Our Autistic Daughter’s Struggle to be Understood
Why Can’t You Hear Me? is the story of Colette McCulloch, an extraordinary young woman, her struggles with her autism and mental illness and the medics who treated her. It’s also the story of how we, her parents, had to fight powerful, state and private institutions, to uncover the truth of failings in her care. Failings which led to her being run over and killed, at 3 a.m. walking back to her care home. She was 35.
Through her early life she had many diagnoses including; anorexia, OCD, Borderline Personality Disorder and eventually, aged 33, Autism. In spite of this she gained three A Levels, took a foundation course in Art at Wimbledon and a degree in English at Sussex University. Female autism is so misunderstood. Recently it’s become clear that up to 40% of female Anorexics are on the spectrum. Women ‘mask’ their autism. But in living this ‘pretence of normality’, thousands cannot cope and their lives unravel. On average autistic women die thirty years earlier than is normal. We have to understand why these tragedies are happening. This can only be done through an open inquest held by a coroner.
The final third of the book is about how we came up against ‘the coroner from hell’. He obfuscated, delayed, obstructed and insulted our legal team. In the end, through a crowd funding campaign and our fantastic human rights lawyers, we faced him with Judicial Review. He backed down and recused himself. A new coroner was appointed. So nearly three years after her death, the failings in care finally emerged. But the emotional and financial cost was immense. No way should a bereaved family have to go through that.
We hope Why Can’t You Hear Me? will be a testament to Colette’s creative, indomitable character. We feature some of her unique, evocative paintings and poems. The book is also a plea – listen to these misunderstood young women, they have so much to contribute.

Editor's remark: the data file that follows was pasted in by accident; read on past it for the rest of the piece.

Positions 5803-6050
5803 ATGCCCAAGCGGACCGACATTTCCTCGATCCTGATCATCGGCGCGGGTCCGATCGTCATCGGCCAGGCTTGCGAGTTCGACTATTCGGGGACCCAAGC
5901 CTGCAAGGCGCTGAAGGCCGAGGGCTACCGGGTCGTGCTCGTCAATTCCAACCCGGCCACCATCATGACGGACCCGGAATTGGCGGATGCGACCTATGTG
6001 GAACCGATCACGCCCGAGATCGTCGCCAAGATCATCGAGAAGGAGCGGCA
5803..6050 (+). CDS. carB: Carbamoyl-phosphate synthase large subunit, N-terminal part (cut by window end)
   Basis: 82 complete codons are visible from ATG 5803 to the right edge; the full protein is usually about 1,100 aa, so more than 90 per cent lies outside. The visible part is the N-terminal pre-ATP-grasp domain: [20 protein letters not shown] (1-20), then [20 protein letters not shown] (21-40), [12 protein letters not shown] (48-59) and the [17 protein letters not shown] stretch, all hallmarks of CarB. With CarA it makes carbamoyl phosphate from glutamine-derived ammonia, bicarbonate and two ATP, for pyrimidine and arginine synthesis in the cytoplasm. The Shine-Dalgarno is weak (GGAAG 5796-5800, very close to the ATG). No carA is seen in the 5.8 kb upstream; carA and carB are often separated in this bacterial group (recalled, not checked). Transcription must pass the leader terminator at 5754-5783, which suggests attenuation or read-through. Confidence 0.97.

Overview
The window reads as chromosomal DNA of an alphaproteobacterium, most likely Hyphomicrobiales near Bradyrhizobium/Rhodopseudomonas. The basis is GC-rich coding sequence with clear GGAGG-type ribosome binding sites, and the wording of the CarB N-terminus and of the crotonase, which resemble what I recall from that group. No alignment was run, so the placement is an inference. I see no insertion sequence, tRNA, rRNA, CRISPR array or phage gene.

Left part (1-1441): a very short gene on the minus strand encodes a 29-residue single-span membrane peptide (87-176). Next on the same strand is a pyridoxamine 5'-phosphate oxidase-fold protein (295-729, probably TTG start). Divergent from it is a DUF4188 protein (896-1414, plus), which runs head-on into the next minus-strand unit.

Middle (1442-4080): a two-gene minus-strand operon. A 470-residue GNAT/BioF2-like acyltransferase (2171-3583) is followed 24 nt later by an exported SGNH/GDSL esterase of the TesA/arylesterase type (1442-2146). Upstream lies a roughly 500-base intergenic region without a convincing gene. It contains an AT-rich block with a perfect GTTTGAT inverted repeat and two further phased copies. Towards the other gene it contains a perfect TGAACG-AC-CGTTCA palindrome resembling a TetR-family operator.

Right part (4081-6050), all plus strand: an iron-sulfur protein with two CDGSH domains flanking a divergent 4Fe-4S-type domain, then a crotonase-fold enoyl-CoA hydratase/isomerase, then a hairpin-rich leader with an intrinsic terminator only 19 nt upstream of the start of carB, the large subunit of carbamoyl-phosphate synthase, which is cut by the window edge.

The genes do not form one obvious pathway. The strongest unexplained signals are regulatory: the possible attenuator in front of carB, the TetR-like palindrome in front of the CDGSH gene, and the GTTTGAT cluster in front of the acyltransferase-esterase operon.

Virtual Book Launch
Andy and Amanda McCulloch held a webinar for the book launch on 22 April, hosted by Caoilfhionn Gallagher QC of Doughty Street Chambers and including contributions from Merry Varney of Leigh Day Solicitors, Deborah Coles of Inquest, Prof Will Mandy, Jane Asher and more. The event was recorded and you can watch it online here.
Early Praise for the Book
‘This book… is an invocation to health care professionals such as myself that we need to get better at recognising autistic people; and at properly supporting them in a world that is-all-too-often a hostile environment…’
– Will Mandy, Professor of Neurodevelopmental psychology at UCL
‘This book will break your heart – and if it doesn’t it should. It reads like a Greek tragedy. We know the outcome from the start… Yet in this gripping, un-sensationalised account of her life and untimely death, we still hope for a different ending….’
– Jane Asher, President of the National Autistic Society